Iraq 'to review Sunni MP's death sentence'

Iraq 'to review Sunni MP's death sentence'
Ahmed al-Alwani's supporters say they have assurances sentence will not be carried out, amid warnings the former Anbar MP's execution would destroy national reconciliation efforts and aid the Islamic State group.
2 min read
27 November, 2014
Protests erupted over the MP's arrest [Getty]

A Sunni leader from Anbar is to have his death sentence reviewed after protests by Iraqi MPs and local politicians amid warnings his execution could destroy national reconciliation efforts, al-Araby al-Jadeed has learned.

Ahmed al-Alwani, a former MP for the province, was sentenced to death on 23 November by a Baghdad court for the murder of two soldiers. He had already been in prison for more than a year charged with incitement for leading protests against the Shia former prime minister, Nouri al-Maliki.

On Thursday, Jassim Mohammad al-Halbousi, a member of the Anbar provincial council, said that he had received assurances that the death sentence would not be carried out.

"The delegates following up on Alwani's case, led by Vice-President Osama Nujaifi, received assurances and pledges from President Fouad Masoum and Prime Minister Haidar Abadi to reconsider Alwani's death sentence," he said. 

"There is an urgent need to stop the execution, and Abadi will understand this the most. The sentence deals a severe blow to Abadi's national reconciliation efforts."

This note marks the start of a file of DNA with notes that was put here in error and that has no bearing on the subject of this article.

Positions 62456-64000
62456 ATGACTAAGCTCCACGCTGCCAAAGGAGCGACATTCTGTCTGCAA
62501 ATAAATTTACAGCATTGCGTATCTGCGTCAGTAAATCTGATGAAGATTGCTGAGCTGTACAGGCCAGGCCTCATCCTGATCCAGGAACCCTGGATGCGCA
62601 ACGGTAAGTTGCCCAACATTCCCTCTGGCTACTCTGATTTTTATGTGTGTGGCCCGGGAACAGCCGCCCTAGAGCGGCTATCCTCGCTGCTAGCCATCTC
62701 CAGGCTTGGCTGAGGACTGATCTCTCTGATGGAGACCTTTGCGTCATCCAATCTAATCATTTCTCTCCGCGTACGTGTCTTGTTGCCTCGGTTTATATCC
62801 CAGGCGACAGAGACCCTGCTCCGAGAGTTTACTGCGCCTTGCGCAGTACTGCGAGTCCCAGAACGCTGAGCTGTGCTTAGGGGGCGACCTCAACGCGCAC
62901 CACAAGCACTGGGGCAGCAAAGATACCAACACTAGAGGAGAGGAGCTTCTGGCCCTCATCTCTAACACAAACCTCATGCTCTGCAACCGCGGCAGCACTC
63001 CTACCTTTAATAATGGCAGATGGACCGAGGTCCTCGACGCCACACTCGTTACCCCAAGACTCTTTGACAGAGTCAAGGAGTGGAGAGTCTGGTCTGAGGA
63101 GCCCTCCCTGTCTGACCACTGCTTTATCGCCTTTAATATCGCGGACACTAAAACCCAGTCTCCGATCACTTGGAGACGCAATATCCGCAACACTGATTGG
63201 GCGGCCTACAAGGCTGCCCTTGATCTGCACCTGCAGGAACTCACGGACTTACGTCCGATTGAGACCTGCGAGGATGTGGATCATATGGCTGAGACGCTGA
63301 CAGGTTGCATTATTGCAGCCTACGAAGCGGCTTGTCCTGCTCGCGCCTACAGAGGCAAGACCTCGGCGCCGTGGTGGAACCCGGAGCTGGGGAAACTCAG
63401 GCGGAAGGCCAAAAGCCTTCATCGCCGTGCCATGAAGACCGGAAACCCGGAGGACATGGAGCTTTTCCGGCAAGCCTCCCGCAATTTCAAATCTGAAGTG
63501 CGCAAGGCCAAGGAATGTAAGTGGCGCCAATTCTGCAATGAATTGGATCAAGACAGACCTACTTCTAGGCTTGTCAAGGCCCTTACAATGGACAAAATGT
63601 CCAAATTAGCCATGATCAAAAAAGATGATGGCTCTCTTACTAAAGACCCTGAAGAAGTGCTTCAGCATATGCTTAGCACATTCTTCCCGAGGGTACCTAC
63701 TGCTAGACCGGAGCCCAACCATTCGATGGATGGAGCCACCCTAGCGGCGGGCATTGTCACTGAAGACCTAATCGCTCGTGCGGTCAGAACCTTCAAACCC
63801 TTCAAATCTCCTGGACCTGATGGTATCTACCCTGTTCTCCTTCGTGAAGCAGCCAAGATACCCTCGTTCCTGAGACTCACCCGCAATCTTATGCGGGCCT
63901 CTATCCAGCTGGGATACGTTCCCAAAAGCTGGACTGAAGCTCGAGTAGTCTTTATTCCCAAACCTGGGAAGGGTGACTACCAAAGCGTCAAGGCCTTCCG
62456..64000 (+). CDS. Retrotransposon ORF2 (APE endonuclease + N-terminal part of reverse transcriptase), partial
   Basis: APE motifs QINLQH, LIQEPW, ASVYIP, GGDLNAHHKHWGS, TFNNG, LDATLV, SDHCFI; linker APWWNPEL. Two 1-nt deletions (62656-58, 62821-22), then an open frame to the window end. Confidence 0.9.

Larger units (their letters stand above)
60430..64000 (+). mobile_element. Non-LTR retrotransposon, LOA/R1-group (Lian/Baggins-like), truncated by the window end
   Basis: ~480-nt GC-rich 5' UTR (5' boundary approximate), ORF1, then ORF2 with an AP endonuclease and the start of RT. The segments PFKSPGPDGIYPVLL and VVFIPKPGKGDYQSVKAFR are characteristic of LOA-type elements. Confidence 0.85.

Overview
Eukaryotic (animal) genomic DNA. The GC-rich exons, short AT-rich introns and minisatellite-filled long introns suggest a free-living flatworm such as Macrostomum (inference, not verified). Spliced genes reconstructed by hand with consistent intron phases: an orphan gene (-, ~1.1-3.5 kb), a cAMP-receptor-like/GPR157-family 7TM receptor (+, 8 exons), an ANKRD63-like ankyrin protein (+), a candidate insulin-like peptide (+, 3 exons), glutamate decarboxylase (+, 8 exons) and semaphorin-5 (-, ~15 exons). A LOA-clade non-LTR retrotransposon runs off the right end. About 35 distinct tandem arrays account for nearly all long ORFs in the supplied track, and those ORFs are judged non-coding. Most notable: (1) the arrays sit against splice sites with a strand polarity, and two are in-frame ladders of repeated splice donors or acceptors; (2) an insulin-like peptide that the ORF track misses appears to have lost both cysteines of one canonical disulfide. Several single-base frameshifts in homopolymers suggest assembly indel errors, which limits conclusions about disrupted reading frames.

There is an urgent need to stop the execution, and Abadi will understand this.
 - Jassim al-Halbousi, Anbar provincial council


Mohammad al-Karbouli, an MP for Iraq's Anbar province, told al-Araby that many politicians had been trying to resolve the case, although he did not name Alwani's supporters.

Karbouli said he doubted the integrity of the investigation against the Suni leader, claiming it was the subject of "political interference".

Iraq's parliamentary speaker, Salim al-Jabouri, had earlier warned of strife across the country if Alwani were executed.


The western province of Anbar has been a strategic stronghold for the Islamic State group and its predecessors for several years. The IS group controls large areas of the province and government attempts to retake territory have been largely unsuccessful.

Tribes loyal to Alwani and aligned with the central government were reported to have stopped fighting the IS group at the weekend on hearing the news of his death sentence.

Many Iraqi politicians criticised the verdict and warned of its implications for the national reconciliation movement between Sunni and Shia. They also said that the sentence served the interests of the IS group.

This is an edited translation from our Arabic edition.